INTERVIEW BY CHRISTIAN HOSOI
INTRODUCTION BY ERIC TUMA BRITTON
PHOTOS BY DAN LEVY AND TED TERREBONNE
Aaron Murray… I can’t say enough positive things about him as a person and as a skateboarder. He’s somebody I have always looked up to. As a kid, I wanted to skate, dress and be just like him. He approaches everything he does with a smooth, aggressive, yet calculated style. My love for Murray runs deep. He is a talented skater, artist and musician and loving father. Simply put, Murray is a Koping Killer, one of skateboarding’s pioneers. So pay attention, you just might learn something.
“There were parts of my life where it didn’t matter to me what happened. I do know when we were young, we weren’t the type of the people that had to see someone else do something before it was okay for us to do it. We knew what needed to be done.”
Murray. What’s up?
Christian. What’s up, brother?
How long have we known each other, Murray?
[Laughs.] Since the beginning.
[Laughs.] Since conception.
[Laughs.] Since before we knew each other.
Our parents knew each other before we were even born.
I think we knew each other before we ever saw each other.
I believe you’re my oldest friend. We consider ourselves brothers, right?
We are definitely brothers. I think we did the blood brother thing when we were kids. I think I was the one to make the first cut. We cut our hands and shook on it. We were at your mom’s studio where we used to play with the Bruce Lee numchucks.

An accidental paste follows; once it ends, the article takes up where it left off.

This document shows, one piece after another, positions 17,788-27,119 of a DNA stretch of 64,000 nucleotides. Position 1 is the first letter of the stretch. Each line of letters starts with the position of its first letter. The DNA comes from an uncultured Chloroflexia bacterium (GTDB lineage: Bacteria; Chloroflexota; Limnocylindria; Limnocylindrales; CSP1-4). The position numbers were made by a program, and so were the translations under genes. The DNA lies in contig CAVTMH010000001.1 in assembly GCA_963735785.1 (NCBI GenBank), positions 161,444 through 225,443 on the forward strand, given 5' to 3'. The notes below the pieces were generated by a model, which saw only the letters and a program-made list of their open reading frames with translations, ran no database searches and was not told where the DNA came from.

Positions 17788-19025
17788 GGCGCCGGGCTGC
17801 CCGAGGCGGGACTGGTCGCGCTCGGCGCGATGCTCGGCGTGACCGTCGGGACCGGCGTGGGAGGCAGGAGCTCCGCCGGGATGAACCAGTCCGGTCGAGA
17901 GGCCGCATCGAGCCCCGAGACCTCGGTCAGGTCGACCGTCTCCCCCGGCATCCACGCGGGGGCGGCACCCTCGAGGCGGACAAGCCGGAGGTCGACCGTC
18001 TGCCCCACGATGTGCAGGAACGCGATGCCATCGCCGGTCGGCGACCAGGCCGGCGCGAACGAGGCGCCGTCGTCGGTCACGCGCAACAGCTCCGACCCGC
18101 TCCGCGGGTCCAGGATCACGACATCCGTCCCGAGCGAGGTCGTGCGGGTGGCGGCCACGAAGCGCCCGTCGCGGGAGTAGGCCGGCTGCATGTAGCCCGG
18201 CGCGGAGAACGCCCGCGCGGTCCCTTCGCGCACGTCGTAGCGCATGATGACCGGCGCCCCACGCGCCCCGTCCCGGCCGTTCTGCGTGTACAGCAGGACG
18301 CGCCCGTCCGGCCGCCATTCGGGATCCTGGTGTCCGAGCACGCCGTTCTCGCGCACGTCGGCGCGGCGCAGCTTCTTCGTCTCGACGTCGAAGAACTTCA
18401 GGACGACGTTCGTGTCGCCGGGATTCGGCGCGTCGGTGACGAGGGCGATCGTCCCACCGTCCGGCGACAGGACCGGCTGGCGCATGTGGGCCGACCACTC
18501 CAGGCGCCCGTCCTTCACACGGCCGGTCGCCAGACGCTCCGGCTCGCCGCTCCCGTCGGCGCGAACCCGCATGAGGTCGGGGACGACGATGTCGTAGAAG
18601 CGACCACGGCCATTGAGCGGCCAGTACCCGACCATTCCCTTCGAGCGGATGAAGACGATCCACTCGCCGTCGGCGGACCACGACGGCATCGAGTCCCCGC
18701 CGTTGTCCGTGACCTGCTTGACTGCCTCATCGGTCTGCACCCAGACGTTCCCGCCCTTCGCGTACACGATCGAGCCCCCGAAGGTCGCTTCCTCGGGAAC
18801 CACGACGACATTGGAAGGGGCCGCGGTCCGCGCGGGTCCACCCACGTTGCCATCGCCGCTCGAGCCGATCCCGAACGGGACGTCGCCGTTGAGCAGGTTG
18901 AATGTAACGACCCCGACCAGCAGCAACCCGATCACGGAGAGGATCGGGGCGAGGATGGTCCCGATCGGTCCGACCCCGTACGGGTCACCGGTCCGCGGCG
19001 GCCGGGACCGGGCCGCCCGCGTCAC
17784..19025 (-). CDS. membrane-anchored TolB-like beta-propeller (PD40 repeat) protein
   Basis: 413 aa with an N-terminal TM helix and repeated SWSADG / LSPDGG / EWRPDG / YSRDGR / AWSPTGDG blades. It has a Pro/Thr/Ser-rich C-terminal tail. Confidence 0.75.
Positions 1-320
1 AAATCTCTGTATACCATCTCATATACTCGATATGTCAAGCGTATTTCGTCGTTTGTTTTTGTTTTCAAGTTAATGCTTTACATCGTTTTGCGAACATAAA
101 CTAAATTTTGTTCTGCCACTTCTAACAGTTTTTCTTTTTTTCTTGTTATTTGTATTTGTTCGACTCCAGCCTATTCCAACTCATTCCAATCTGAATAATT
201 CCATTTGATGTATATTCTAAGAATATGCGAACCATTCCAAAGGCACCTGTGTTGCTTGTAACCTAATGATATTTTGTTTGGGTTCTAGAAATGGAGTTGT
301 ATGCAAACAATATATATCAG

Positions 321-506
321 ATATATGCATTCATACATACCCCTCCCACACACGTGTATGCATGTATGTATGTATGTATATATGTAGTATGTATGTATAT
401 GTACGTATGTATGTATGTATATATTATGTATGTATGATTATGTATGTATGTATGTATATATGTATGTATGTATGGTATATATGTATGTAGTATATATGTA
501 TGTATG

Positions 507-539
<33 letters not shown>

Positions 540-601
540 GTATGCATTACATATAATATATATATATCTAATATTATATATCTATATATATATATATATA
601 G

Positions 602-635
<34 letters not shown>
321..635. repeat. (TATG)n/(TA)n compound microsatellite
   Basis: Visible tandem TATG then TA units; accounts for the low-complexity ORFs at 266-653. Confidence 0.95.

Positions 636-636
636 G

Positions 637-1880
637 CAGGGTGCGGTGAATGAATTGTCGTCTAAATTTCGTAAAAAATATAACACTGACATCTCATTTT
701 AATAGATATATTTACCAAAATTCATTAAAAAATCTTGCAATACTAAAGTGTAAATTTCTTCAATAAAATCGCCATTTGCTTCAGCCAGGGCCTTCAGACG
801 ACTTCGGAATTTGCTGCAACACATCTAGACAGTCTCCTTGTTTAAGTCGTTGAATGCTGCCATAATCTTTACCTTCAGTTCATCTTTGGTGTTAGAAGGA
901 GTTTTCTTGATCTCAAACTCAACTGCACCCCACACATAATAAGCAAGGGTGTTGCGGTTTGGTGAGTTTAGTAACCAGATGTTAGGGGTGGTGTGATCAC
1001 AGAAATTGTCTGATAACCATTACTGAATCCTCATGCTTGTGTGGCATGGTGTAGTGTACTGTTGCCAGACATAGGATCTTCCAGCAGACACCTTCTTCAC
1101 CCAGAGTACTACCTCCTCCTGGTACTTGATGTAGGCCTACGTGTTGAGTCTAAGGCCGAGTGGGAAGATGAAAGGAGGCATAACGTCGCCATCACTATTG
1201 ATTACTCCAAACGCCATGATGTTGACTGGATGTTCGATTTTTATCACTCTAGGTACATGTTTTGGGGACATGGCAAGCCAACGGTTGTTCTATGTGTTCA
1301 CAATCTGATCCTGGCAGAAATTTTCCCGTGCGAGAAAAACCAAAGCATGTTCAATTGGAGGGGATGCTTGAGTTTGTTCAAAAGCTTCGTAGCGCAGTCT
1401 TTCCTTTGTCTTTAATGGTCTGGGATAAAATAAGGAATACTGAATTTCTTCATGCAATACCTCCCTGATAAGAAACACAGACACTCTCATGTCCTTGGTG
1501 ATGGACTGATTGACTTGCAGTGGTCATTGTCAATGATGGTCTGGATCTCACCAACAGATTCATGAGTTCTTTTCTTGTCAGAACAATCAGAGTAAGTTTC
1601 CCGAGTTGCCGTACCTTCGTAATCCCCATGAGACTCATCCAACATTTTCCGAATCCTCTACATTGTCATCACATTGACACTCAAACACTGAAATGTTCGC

We used to ride those Green Machines in the hallway. We’d pile up boxes and smash into them.
[Laughs.] I remember playing with those plastic numchucks. We used to fight.
I remember you had two pair. I was like, Let’s spar.
[Laughs.] Those were some good times. Remember when we went to the skatepark for the first time?
We went to Skateboard World in Torrance. You were in Hawaii for a while and then I remember my dad telling me that you and Ivan were coming back. Next thing you know, I was on the phone with you and we were like, Let’s go to the skatepark. You guys used to come to my dad’s pad right there in Venice.
Your dad and my dad built that quarter pipe while they were on a job.
Yeah. I was tripping on that quarter pipe. It was four feet wide and six feet tall. They were carpenters, so they took a sheet of plywood and scored the whole back, all the way up. They put the sheet down with the grain running up instead of sideways, but it was really solid. Remember where it went to vert? That was gnarly.
Yeah. Remember when my dad had that studio at Washington and Normandy?
My dad and I used to take the bus up Venice Boulevard to your studio. We were skating that quarter pipe in the back and we used to jump it on our bikes. You had that bike with the shocks that bounced when you landed. Mine just broke when I landed.
[Laughs.] I remember that.
Your dad let you drive the VW bus with the stick shift and you couldn’t even touch the pedals or see over the dashboard.
[Laughs.] We had a pretty awesome upbringing.